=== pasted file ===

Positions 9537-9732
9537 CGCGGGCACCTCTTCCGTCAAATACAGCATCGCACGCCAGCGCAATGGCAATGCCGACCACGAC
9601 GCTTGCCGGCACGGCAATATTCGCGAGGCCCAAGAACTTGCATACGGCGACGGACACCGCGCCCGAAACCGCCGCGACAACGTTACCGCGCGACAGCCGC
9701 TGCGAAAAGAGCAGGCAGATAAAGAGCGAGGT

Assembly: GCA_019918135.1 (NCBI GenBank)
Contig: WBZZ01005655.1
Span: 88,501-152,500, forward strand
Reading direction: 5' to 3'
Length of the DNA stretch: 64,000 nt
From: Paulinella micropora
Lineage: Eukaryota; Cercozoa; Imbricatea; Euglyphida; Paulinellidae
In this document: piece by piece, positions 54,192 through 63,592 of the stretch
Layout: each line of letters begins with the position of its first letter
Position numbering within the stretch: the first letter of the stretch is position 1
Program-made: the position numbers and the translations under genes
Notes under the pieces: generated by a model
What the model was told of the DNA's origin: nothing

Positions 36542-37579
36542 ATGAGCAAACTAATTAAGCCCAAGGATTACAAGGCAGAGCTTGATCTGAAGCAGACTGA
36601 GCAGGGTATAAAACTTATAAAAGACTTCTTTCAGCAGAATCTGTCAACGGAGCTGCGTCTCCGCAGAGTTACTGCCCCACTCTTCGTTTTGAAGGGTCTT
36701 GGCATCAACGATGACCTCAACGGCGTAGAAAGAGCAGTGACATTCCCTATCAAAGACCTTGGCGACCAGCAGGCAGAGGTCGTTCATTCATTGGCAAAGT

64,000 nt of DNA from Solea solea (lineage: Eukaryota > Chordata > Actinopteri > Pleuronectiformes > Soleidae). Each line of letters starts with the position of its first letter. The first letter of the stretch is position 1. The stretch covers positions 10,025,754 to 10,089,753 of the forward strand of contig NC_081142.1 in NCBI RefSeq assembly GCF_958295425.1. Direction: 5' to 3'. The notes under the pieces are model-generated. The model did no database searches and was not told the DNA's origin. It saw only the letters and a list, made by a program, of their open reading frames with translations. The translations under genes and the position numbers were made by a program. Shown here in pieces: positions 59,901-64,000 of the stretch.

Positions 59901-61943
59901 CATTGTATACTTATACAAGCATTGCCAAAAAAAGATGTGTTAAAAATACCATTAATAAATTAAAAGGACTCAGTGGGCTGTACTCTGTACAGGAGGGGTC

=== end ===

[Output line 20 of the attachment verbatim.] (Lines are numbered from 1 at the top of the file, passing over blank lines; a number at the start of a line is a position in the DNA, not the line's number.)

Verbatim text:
36601 GCAGGGTATAAAACTTATAAAAGACTTCTTTCAGCAGAATCTGTCAACGGAGCTGCGTCTCCGCAGAGTTACTGCCCCACTCTTCGTTTTGAAGGGTCTT